Thursday, July 19, 2007

Methinks Thou Dost Protest Too Much!

Above: Michael Moorcock, as depicted by a fan (airbrushed unicorn and busty maiden on Chevy van sold separately)

bad review of The Three Stigmata of Palmer Eldritch written in 2003 by Michael Moorcock (sometimes parents unknowingly bestow incredibly appropriate names upon their children) has ruffled quite a few feathers on the PKD-litserv this morning, and with good reason. Moorcock, whose books I've never read, pans PKD rather mercilessly:

"Dick's work only rarely achieved the stylistic and imaginative coherence of those other writers [Ballard, Burroughs, and Aldiss]."

"His style and characters are indistinguishable from those of a dozen other snappy pulpsters. Even his questioning of the fundamentals of identity and reality is largely unoriginal, preceded by the work of the less prolific but perhaps more profound Charles Harness, who wrote stories such as "Time Trap", "The Paradox Men" and "The Rose" in the 50s."

"The Three Stigmata of Palmer Eldritch ends with a question about identity. Unfortunately, I had to leaf back through the book before I could understand the question because the characters involved were so hard to tell apart. It could be true, as Dick so frequently suggested, that we are all actors playing out the dream of a great director in the sky. In this case, given the illusion of free will, I think I'd rather be in the movie."

Ouch! Coming from a far less successful writer one wonders why we should even take Moorcock's criticism seriously. Moorcock's broad generalizations are not backed up with anything other than righteous indignation (and presumably a little bit of envy). His panning of PKD smacks of holier-than-thou scolding. "Why do you all love this hack so much?! Love ME!!!" Thanks Michael, now I'll never have to read "The Dreamthief's Daughter" to determine if it's as horrible as the title makes it sound.


Anonymous said...

Personally, methinks THOU dost protest too much. Personally, I like both Philip K Dick and Michael Moorcock and I'm not going to honestly try and make this into a pissing contest into which is the better author. Of course Philip K Dick is the much better known author, his work is everywhere, bookshelves, movies and it's the movies which brought him into vogue after Blade Runner was produced, until then, he was a relative unknown himself. You admit yourself that you've not read any Michael Moorcock books and thus probably dimiss him as just another hack and slash fantasy author, but back in the 60s, Moorcock was one of the leading lights, if not the lead light of the British New Wave SF movement alongside J. G Ballard and Brian Aldiss, as personified with the groundbreaking magazine- NEW WORLDS. He toured and wrote for bands such as Hawkwind and Blue Oyster Cult and managed to not only find critical acclaim as a Speculative Fiction author (through the groundbreaking Jerry Cornelius books) but as an mainstream author in his own right, something that Dick himself would never achieve in his lifetime.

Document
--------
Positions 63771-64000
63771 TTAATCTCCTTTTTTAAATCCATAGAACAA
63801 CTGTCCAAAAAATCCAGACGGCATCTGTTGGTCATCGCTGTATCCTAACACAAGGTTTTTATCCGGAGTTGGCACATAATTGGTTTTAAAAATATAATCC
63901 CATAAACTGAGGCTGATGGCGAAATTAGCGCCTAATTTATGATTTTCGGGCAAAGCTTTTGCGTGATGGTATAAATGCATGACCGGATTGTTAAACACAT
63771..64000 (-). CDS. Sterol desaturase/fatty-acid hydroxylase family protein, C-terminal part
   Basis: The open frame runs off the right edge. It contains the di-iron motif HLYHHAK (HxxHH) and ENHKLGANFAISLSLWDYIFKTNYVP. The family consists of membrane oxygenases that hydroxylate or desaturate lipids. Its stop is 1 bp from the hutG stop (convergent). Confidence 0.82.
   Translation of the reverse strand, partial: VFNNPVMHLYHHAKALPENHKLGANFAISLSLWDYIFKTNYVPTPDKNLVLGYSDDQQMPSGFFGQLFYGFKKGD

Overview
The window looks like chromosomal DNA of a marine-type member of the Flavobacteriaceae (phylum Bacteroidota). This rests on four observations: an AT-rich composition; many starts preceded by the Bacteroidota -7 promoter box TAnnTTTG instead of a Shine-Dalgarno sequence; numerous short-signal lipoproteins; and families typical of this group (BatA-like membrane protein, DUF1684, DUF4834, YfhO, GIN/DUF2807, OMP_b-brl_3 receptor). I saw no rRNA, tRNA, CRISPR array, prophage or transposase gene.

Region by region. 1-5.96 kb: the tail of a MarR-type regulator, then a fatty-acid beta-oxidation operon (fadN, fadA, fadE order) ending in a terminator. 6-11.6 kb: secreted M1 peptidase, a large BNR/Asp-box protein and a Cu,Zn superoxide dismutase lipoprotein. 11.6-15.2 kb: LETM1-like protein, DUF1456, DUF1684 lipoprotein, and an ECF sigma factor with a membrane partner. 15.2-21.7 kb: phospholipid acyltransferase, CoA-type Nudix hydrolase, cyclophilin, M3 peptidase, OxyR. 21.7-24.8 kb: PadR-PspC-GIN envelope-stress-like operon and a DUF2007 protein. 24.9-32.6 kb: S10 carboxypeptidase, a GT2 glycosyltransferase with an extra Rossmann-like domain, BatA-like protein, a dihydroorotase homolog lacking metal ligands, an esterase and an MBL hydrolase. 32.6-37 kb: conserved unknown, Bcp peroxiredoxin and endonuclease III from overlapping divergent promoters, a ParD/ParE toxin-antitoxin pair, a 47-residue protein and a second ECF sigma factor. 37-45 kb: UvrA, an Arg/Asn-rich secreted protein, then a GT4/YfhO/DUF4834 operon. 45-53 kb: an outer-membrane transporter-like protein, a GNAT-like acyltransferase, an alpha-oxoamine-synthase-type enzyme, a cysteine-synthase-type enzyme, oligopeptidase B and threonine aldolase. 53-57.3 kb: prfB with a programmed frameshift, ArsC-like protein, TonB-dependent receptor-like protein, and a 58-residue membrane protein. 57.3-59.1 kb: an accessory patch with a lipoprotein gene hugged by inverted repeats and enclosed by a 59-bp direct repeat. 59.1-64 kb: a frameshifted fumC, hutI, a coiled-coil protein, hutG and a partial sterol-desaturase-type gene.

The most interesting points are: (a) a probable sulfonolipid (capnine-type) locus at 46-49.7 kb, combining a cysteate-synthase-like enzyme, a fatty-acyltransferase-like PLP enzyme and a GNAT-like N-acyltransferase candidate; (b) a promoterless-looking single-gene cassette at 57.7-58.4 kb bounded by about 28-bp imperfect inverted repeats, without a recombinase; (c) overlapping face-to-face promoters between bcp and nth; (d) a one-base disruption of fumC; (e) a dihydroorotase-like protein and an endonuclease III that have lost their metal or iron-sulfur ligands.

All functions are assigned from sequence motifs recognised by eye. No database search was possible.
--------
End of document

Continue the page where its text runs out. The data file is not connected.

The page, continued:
Also, does the fact that another author found 'Palmer Eldritch' and Dick's writing lacking really make him worthy for the unwarranted bashing? People's tastes differ, people like Star Wars, people like Star Trek. Moorcock himself has very positive things on Dick on his website- "Phil and I corresponded a little. I very much admired what he was doing with sf. New Worlds was the first place to publish essays about his work which took him seriously as a modern visionary." and in the UK S.F Masterworks books- "Dick quietly produced serious fiction in a popular form and there can be no greater praise." But Palmer Eldritch is just one book in a huge body of work and maybe this one didn't just appeal. It's his opinion and personally I think he's welcome to it.

FCBertrandJr said...

Moorcock was indeed one of the precursors of the so called "New Wave" in the 1960. His Jerry Cornelius series is well worth reading. And I would definitely compare this recent piece with his "The Real Ideas of Philip K. Dick," over at

Anonymous said...

In my opinion, he's not called 'Moorcock' for nothing.

Unknown said...